When we allow music to occupy so much of our consciousness, and define who we are as individuals, we get defensive. This is where the notion comes in that “all of today’s music SUCKS.” As much as we may complain about our early teen misadventures, we still feel a deep connection to them. This isn’t only a Millennial phenomenon—it’s precisely why “classic rock” is popular among older generations, and why “80s nostalgia” or “90s nostalgia” is now so common. In twenty years, today’s tweens will feel a sense of longing for today’s hits, and the tweens of the future will feel a need to listen to our music, insisting that certain lyrics reveal a “deeper meaning” and “sincerity” that the tunes of the future could ever recapture. Music is maybe one of the biggest elements of generational identity. It ties millions of people across cultures together, uniting them under the badge of honor that they came of age at around the same time.
Even if we experience intense emotions in college like we did in middle school, our brains are just developed enough so that any new songs we learn won’t quite elicit the same instinctual reaction in the future. We might get teary-eyed when we think about songs that have specific meanings to them, but we won’t feel the need to protect that song with everything we have. We can learn to speak a new language with practice, but we’ll always think and feel instinctively in our native tongues.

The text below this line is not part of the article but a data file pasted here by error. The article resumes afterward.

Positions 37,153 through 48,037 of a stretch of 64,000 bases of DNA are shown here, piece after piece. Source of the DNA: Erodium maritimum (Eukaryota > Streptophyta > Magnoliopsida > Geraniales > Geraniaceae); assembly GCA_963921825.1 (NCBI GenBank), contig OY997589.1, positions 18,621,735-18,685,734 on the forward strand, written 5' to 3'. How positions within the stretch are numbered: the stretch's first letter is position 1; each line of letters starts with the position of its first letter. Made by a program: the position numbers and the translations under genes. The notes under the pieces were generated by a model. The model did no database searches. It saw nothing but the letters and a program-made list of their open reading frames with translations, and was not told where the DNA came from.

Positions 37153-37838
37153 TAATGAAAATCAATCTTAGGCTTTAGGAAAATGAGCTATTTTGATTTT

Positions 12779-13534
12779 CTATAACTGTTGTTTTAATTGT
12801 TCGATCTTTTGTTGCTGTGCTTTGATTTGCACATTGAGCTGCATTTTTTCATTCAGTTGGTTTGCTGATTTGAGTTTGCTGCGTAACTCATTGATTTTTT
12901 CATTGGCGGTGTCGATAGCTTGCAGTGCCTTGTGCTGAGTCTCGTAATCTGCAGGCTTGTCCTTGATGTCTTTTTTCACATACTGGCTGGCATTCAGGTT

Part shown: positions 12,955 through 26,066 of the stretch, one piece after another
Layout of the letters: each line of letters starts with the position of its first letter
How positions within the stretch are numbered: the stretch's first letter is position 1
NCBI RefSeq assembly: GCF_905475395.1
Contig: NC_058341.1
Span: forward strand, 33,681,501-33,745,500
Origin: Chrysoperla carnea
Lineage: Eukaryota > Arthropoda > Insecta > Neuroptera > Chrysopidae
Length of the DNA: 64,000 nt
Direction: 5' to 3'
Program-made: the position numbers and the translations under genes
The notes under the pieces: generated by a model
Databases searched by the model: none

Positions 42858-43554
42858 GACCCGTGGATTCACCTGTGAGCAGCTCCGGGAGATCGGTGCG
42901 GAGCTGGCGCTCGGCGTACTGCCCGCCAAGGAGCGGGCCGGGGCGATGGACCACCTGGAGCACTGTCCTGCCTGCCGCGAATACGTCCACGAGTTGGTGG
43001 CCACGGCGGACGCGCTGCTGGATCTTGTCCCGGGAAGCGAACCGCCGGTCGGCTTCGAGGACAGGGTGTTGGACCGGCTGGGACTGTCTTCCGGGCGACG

So will we look back fondly at our college years when we hear Meghan Trainor? Maybe. Maybe not. Quality doesn’t necessarily determine how much a song means to us. More than likely, we’ll still experience nostalgia, but today’s music will mean more to Cornell’s Class of 2021 than it will to us. They’ll have developed alongside today’s pop culture, as opposed to simply adapting to it. Was “Cotton Eye Joe” an artistic masterpiece? My middle school P.E. teacher might disagree with me, but I’d say not. And yet, every kid I know grew up hearing it at every school function, and knows the whole dance, whether they consciously tried to learn or not. It’s certainly not a deep, artistic masterpiece, but it’s a part of us now.
When a song is so ingrained in our identity, as are the songs we learned when we were just entering the “teen” demographic, it can have curious effects on our mood, despite the apparent “quality”. Somehow whenever I find myself at the end of the impossibly long line for pizza at Okenshields, and that song comes on, I feel a little more at ease, more in my own environment. The song might follow me for the rest of the day, despite being one of the more obnoxious ear-worms of contemporary music.